This article was sponsored by Grace Academy Solihull. The Parliamentary Review is wholly funded by the representatives who write for it. The publication in which this article originally appeared contained the following foreword from Rt Hon Elizabeth Truss.

Rt Hon Elizabeth Truss's Foreword For The Parliamentary Review

By Rt Hon Elizabeth Truss

Even by the standards of the day –this has been one of the most exciting and unpredictable years in British politics.

The leadership election we’ve just seen marks a huge moment in our country’s history. This government is taking a decisive new direction, embracing the opportunities of Brexit and preparing our country to flourish outside the EU.

As international trade secretary, I’ll be driving forward work on the free trade agreements that are going to be a priority for the government. Free trade isn’t just an abstract concept bandied around by technocrats. It is crucial for a strong economy and for the ability of families to make ends meet. Free trade benefits people in every part of our country, as British firms export to new markets and people doing the weekly shop have access to a wider choice of goods at lower prices.

The essence of free trade is in the title: freedom. It’s about giving people the power to exchange their goods without heavy government taxation or interference. Commerce and free exchange are the engine room of prosperity and social mobility. I’m determined to tackle the forces who want to hold that back.

One of my priorities is agreeing an exciting new free trade deal with the US, building on the great relationship between our two countries and the Prime Minister and US President. But I’ll also be talking to other partners including New Zealand, Australia and fast-growing Asian markets.

And with the EU too, we want a friendly and constructive relationship, as constitutional equals, and as friends and partners in facing the challenges that lie ahead – a relationship based on a deep free trade agreement. Our country produces some of the world’s most successful exports, and the opportunity to bring these to the rest of the world should make us all excited about the future. It is this excitement, optimism and ambition which I believe will come to define this government.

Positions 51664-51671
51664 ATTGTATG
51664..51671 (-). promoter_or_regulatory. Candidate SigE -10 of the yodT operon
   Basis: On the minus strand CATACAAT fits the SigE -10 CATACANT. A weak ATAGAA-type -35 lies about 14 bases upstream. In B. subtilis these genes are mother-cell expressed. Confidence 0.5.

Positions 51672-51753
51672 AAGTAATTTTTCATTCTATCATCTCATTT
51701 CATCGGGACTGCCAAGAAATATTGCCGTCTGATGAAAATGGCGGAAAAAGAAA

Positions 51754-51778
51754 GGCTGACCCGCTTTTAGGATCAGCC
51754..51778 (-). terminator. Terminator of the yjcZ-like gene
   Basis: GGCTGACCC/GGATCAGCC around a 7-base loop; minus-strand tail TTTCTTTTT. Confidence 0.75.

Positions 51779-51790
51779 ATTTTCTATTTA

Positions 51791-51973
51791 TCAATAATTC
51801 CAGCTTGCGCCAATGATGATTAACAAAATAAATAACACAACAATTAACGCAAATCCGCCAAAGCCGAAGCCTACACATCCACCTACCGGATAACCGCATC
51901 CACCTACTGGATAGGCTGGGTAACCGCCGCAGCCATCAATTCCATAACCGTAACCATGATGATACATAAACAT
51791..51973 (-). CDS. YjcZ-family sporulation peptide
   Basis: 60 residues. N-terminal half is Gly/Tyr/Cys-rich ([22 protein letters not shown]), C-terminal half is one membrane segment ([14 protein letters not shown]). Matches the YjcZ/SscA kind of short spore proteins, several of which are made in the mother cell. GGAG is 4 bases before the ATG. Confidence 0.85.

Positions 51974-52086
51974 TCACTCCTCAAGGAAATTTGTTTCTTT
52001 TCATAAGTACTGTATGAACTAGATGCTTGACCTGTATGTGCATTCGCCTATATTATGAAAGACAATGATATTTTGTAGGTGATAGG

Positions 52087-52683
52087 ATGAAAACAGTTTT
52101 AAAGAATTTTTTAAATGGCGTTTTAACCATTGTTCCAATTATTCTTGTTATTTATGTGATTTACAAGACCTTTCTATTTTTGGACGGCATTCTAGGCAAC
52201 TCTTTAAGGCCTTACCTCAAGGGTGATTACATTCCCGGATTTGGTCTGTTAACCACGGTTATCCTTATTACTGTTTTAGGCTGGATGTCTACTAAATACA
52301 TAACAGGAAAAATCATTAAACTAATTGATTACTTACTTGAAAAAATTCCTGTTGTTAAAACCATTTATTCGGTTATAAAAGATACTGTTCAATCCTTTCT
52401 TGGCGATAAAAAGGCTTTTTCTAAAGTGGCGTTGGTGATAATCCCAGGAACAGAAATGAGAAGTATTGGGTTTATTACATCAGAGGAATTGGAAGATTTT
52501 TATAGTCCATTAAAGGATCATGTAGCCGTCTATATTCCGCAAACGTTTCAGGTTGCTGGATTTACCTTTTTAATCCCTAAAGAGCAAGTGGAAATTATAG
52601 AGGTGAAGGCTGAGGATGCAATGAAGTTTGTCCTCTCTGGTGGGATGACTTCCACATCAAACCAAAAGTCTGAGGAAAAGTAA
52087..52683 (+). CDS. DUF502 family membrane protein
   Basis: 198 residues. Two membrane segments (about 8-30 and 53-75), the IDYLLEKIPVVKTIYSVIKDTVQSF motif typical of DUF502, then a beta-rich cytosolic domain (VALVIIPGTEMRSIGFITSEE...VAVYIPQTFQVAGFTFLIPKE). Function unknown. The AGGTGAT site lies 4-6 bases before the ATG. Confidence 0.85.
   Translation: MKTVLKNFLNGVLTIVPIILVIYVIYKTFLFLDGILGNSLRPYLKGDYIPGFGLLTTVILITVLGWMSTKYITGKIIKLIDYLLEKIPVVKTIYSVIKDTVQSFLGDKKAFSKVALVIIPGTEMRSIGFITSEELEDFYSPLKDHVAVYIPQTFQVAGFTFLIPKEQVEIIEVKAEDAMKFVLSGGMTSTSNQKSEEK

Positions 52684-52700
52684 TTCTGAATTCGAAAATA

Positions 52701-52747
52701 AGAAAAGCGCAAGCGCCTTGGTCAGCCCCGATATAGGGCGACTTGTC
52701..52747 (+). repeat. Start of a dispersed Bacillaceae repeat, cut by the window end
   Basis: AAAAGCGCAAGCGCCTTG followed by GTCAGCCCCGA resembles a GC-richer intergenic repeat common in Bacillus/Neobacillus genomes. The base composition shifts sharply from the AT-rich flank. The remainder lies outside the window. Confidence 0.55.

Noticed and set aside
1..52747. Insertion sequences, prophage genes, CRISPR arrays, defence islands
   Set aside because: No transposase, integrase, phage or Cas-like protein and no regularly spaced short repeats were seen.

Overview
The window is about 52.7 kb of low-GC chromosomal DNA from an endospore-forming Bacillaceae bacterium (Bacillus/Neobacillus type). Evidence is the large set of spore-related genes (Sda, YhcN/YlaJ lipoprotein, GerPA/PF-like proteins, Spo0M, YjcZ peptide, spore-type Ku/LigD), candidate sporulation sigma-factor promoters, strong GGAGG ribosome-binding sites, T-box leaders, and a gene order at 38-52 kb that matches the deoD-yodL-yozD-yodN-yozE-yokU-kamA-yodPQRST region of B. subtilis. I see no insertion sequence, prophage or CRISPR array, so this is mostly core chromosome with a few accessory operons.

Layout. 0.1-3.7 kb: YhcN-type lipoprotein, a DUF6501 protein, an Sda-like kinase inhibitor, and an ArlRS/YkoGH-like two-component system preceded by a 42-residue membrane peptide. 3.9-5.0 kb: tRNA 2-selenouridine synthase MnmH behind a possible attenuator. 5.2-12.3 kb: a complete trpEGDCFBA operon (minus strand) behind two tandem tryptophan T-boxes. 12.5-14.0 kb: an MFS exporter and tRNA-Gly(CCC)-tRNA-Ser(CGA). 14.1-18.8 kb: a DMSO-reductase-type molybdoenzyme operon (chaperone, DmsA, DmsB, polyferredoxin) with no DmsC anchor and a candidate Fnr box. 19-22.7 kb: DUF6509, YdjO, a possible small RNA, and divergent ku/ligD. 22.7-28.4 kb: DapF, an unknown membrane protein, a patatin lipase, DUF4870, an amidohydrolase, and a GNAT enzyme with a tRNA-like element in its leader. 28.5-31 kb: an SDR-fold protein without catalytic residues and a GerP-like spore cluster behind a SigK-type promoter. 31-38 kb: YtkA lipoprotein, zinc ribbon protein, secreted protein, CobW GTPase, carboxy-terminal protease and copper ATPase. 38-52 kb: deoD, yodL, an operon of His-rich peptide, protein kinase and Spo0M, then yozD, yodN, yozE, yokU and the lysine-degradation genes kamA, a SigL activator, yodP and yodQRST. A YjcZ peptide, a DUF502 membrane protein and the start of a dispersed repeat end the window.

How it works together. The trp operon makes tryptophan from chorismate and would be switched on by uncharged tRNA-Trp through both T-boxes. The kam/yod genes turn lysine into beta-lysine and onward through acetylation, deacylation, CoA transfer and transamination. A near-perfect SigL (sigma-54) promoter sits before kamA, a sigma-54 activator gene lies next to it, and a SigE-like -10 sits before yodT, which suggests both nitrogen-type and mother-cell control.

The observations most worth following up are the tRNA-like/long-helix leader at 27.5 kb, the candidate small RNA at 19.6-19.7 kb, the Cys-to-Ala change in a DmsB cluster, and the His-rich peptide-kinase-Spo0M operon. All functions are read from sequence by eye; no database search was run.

For too long now, we have been told Britain isn’t big or important enough to survive outside the EU – that we have to accept a deal that reflects our reduced circumstances. I say that’s rubbish. With the right policies in place, we can be the most competitive, free-thinking, prosperous nation on Earth exporting to the world and leading in new developments like AI. To do that, we’ll give the brilliant next generation of entrepreneurs the tools they need to succeed. Since 2015, there has been a staggering 85 per cent rise in the number of businesses set up by 18 to 24 year olds – twice the level set up by the same age group in France and Germany. We’ll help them flourish by championing enterprise, cutting taxes and making regulation flexible and responsive to their needs.

As we do that, we’ll level up and unite all parts of the UK with great transport links, fibre broadband in every home and proper school funding, so everyone shares in our country’s success.

2019 has been the year of brewing economic and political revolution. 2020 will be the year when a revitalised Conservative government turbo charges the economy, boosts prospects for people across the country, and catapults Britain back to the forefront of the world stage.

Rt Hon Elizabeth Truss
Secretary of State for International Development